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Dark Children of Naor

Published by: Devine Destinies
ISBN #:978-1-77111-268-0
Word Count:60838
Page Count: 173
Heat Level:
Price: $5.99
Available in: Adobe Acrobat, Palm DOC/iSolo, Microsoft Reader, Hiebook, HTML, Mobipocket, Rocket, Epub, Sony PDF, Sony LRF

    Almost in the same moment, a knock on the door sounded and a man opened it.

    Four overlords of the city, with whom she had talked five days earlier, shuffled in. When Nayana had first learned there was a reward for the dragon she was chasing, they had at first, ridiculed her. Not only was she not a dragon hunter, but she was a woman. However, when she’d repeated the question about the reward and brandished her javelin, they’d confirmed the rumors about the impressive reward.

    An old town councilor, thin, hunched and dressed in dark robes, came closer to the bed she lay in. The unpleasant smell of dirt and sweat reached her and she forced back a gag.

    “Supposedly, you killed the dragon, miss” he spoke with an unpleasant, gruff voice.

    She pointed at the sack with her uninjured right hand. The skinny man approached the parcel and reached inside. He took out the blackened, slithery dragon’s tongue, clotted blood darkening the rough cut end. One of small group of councilors shuddered with apparent disgust. The skinny man couldn’t pull his eyes off the slab of meat for the longest time. He finally shrugged then put it in the sack again. He wiped his hand on his robes.

    The black material of his robes masked the dirt well. To Nayana disgust, it seemed the town councilor attached little importance to cleanness or hygiene.

    “Where is the carcass?”

    “In the clearing a quarter day’s march to the east,” the man who’d rescued her replied.

    The town councilor nodded, obvious satisfied. He reached deep into his coat and pulled out a purse that jingled with, she assumed, coins. Unceremoniously, he threw the thick purse on to her bed.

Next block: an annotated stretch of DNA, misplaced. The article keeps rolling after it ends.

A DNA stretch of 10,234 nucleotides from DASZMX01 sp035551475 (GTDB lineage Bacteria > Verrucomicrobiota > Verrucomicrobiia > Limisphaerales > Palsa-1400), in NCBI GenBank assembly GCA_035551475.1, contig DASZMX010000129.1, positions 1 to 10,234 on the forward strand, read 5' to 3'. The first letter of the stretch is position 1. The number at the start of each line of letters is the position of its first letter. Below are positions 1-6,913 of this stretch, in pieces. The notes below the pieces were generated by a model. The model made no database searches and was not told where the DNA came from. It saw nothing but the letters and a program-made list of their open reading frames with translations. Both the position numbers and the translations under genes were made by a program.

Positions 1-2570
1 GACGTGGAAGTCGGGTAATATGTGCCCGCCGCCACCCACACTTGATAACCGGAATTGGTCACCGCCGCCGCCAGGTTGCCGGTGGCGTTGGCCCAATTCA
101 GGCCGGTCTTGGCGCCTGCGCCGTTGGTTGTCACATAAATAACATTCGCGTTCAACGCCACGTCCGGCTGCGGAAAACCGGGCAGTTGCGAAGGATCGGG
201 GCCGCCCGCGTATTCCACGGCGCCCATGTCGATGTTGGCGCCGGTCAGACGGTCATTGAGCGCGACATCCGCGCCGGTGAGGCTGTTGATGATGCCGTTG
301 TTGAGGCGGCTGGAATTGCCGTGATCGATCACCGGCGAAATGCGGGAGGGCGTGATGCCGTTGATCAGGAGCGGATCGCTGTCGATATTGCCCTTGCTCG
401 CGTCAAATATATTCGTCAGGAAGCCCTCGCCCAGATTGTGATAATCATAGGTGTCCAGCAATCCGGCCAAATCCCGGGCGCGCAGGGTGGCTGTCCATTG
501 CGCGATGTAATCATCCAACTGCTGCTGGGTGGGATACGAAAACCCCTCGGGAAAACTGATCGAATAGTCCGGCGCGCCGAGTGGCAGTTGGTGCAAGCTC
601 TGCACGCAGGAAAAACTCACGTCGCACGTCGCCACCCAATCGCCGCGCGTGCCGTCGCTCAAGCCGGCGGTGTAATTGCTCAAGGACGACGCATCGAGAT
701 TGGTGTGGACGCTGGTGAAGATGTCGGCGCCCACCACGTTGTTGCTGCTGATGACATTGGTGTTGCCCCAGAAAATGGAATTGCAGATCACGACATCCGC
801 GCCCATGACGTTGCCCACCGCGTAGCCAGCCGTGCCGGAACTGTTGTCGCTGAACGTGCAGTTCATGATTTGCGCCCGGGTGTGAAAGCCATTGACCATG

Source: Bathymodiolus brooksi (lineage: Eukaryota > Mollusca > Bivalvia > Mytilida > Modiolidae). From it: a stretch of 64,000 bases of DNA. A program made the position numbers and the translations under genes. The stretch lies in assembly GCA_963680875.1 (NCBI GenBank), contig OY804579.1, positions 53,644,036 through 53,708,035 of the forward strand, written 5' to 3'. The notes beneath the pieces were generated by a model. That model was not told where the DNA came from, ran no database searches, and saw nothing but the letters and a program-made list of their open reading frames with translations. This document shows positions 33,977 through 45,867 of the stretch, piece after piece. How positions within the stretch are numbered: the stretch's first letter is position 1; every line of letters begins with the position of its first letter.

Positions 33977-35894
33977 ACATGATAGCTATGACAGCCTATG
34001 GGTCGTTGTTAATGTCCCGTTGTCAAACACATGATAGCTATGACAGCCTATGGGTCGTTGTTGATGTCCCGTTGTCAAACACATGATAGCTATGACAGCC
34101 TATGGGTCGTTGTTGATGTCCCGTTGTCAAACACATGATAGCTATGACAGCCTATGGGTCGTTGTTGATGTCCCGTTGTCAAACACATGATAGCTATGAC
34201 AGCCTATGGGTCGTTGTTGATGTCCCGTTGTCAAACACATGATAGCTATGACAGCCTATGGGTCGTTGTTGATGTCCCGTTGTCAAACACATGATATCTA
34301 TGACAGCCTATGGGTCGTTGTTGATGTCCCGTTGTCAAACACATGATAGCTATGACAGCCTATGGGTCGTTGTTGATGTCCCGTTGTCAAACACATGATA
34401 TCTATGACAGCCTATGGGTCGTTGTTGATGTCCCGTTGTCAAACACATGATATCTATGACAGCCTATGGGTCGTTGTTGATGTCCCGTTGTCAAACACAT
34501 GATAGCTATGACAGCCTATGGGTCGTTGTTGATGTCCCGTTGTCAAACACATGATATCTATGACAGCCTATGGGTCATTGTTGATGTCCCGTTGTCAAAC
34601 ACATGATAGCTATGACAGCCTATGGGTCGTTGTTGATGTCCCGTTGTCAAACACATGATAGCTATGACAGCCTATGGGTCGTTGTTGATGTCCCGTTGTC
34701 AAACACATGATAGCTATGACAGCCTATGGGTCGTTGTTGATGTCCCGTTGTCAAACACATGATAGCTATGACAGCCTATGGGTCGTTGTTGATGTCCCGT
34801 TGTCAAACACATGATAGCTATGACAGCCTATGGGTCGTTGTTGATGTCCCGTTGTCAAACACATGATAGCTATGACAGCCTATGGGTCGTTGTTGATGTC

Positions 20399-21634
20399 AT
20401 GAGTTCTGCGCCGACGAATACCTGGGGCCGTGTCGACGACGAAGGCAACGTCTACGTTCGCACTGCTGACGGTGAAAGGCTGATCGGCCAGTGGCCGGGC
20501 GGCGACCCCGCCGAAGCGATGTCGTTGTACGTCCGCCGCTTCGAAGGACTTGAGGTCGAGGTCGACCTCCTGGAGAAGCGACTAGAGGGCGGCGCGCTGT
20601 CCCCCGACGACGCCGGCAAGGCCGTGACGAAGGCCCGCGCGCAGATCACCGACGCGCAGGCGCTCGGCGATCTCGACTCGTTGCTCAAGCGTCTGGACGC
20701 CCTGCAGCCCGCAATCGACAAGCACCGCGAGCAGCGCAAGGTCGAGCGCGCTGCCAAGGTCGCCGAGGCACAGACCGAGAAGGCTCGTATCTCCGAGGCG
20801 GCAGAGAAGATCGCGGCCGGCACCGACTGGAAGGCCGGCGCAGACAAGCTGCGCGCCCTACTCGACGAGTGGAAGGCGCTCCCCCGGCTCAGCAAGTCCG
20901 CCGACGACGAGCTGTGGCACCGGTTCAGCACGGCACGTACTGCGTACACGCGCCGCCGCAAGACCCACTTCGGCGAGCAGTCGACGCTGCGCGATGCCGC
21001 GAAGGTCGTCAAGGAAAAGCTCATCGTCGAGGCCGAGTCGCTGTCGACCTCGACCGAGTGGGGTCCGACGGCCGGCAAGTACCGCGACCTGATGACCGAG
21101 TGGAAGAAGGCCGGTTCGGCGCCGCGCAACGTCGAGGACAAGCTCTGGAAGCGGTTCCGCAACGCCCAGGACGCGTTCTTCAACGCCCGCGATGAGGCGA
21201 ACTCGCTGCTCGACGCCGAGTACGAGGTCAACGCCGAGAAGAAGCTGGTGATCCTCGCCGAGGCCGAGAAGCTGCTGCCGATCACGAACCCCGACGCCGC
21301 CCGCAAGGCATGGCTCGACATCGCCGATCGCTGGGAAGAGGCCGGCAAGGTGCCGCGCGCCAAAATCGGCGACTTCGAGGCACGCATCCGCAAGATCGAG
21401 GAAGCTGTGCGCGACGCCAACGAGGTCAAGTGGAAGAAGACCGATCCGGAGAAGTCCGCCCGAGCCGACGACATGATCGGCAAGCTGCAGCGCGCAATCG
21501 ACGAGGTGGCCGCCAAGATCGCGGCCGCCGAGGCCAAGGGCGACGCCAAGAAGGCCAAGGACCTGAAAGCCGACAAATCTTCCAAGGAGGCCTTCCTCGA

Nayana picked it up with her right hand and weighed it.

    “Here’s the price we agreed on,” the town councilor said in his gruff, dismissive voice and turned toward the exit. To Nayana, the man’s contempt for her was obvious. A woman dealing in a male profession was someone he held little regard for.

    The others followed him out. When the door closed behind them, Nayana took the purse to her rescuer. He waved his hand, rejecting her offer, and sat down on the low stool in the corner. She didn’t insist.

    “Then, let me thank you once again, sir.”

    “Why did you chase this dragon, miss?”

    She didn’t want to reveal why she was hunting dragons. “I have my reasons, sir.”

    In a world where hunters become prey in the flash of an eye, where people you know and love betrays you--who can you trust? Our dragon? Visit Naor and maybe you’ll find out.


    What would you do if you changed from hunter to prey? What would you do if someone you’d just met turned out to be someone else? What would you do if a member of your family betrayed you?

    The world of Naor is a world created by Ulse, the God of brightness, and is ruled by his rights and filled with creatures of his work. And yet it hides darkness—darkness created by Ulse’s brother, Hodgorn, the master of evil. This darkness infects human hearts, drives wars and diseases, and creates terrible beings—atrocities to gods of brightness and an insult to their work. They become rampant like a disease that must be exterminated.

    What would you do in the face of an embodied evil?

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